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My mom lives in AL & has vascular dementia, I think. She has all but stopped eating & drinking. She's lost 20 pounds in about 3 months. She thinks I'm her sister. Has trouble speaking due to word-finding problems. I had her evaluated for hospice care about 3 months ago, but she did not meet criteria because she was getting PT. She was re-evaluated last week & I was told again that she did not meet criteria. She still gets PT (for what purpose I don't know), so I know that disqualifies her. But I was also told that, even with dementia, she can "still make her wants & needs known" so that too disqualifies her. I had never heard of this! Her MD is hard to work with, but I can't get her to a new MD until December! At this rate, she may not make it to Christmas. Conventional advice says don't wait too long too long to get hospice involved, but I can't seem to get them involved! I can discontinue the PT (she hates it anyway), but what do I do about communication? Apparently since she has no PHYSICAL terminal illness, she doesn't qualify. Please provide some insight if you can.

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Reply to Caregiverhelp11
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This surprises me that u don't know why she is getting PT. Unlike a NH, an AL has to run this by the resident who is with it or a family member before putting in a request to the residents doctor. You need to talk with the RN and find out why you weren't consulted.
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Reply to JoAnn29
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(Just now getting back to respond.) Thanks for the suggestions. Mom has COPD, thoracic aneurysm, severe kyphosis, needs a great deal of assistance transferring & toileting, has fecal incontinence, & needs wheelchair to get to dining room & hairdresser. Has been "found on the floor" at least 3 times in the last 2 months. She is "out of it" as my dad says. This hospice doesn't seem to know about palliative care. Like others, I'm trying to avoid a crisis, which would then subject her to more medical treatment that may not be helpful. Guess that's not possible.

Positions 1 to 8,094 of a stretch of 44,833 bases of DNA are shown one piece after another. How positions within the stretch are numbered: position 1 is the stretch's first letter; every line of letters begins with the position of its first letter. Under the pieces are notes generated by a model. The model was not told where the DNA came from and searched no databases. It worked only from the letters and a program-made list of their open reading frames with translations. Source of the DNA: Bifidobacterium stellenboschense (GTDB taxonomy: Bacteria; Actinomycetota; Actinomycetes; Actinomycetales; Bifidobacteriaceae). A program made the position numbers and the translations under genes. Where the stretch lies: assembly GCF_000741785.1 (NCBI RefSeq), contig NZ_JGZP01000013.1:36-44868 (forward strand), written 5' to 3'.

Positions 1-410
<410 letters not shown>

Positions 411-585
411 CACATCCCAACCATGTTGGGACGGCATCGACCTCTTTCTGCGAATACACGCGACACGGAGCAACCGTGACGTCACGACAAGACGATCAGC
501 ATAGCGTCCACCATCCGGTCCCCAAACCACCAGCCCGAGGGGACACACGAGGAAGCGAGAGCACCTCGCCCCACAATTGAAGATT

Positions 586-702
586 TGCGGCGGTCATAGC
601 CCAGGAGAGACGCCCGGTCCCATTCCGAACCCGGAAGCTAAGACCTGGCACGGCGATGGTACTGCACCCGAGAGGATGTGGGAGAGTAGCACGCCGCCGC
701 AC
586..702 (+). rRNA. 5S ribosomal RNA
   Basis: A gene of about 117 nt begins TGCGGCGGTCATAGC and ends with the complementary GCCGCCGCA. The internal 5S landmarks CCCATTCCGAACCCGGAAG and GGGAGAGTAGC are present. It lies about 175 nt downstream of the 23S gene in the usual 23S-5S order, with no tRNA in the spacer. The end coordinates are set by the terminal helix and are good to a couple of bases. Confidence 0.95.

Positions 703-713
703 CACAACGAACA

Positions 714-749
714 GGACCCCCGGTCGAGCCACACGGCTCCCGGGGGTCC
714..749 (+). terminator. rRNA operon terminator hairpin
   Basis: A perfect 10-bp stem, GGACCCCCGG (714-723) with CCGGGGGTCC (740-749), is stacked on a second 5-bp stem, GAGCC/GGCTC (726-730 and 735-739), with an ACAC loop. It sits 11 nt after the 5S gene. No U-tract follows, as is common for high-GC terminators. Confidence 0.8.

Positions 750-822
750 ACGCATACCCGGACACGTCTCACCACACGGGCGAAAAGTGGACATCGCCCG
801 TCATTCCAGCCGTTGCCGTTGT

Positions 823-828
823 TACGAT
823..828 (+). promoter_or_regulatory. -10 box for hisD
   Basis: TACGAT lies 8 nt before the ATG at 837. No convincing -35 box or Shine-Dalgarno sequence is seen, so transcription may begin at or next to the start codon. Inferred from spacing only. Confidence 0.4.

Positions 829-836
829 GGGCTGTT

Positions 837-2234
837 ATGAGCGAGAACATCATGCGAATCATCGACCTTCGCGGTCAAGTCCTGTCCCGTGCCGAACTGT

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Reply to nature73
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Nature
My aunt (92) has vascular dementia. I’m like you, I have to add, “I think.”
She also takes PT and it really helps her. If she didn’t have it she would lose her mobility even more.
I have been told that a person on hospice can have PT if that keeps them more comfortable?? Sometimes I think it’s that the particular hospice doesn’t know how to code the request, hasn’t had the experience. I could be totally wrong.

My mom had CHF. When I asked about hospice at about 95, I was switched to a heart transplant clinic that managed her CHF for the rest of her life. She was never really on hospice, palliative for only a day.
She died in the hospital at 97. I have regretted her last hospital visit and wished that she had been on hospice for the last few months of her life, or at least for her last illness, so I agree with you on wishing to have it earlier rather than later.

I believe now, looking back, that if I had called in hospice on my own, she would have been accepted. Have you tried that? Using their doctor instead of my mom’s.

My mom had lost a lot of weight too but it was hard to tell due to the CHF.
Is your mom overweight even with the weight loss? Are her vitals good? Has she had recent blood work? That could be done at an urgent care or ER. Hopefully one of the many nurses on this site will see your post and can tell you what hospice is looking for. (Edit: I didn’t see Barbs post with the extensive list until just now. Takes me awhile to post).